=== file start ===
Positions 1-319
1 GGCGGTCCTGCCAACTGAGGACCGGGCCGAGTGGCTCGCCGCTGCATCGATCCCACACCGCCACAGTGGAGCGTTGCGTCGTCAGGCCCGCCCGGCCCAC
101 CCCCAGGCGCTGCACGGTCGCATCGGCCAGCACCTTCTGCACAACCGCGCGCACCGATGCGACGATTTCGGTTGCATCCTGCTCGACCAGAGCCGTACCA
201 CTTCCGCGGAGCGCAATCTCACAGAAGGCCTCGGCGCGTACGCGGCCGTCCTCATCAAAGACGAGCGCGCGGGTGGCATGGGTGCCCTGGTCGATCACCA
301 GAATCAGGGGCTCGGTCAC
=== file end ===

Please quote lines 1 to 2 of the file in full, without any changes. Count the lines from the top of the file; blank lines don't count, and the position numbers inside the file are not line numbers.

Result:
Positions 1-319
1 GGCGGTCCTGCCAACTGAGGACCGGGCCGAGTGGCTCGCCGCTGCATCGATCCCACACCGCCACAGTGGAGCGTTGCGTCGTCAGGCCCGCCCGGCCCAC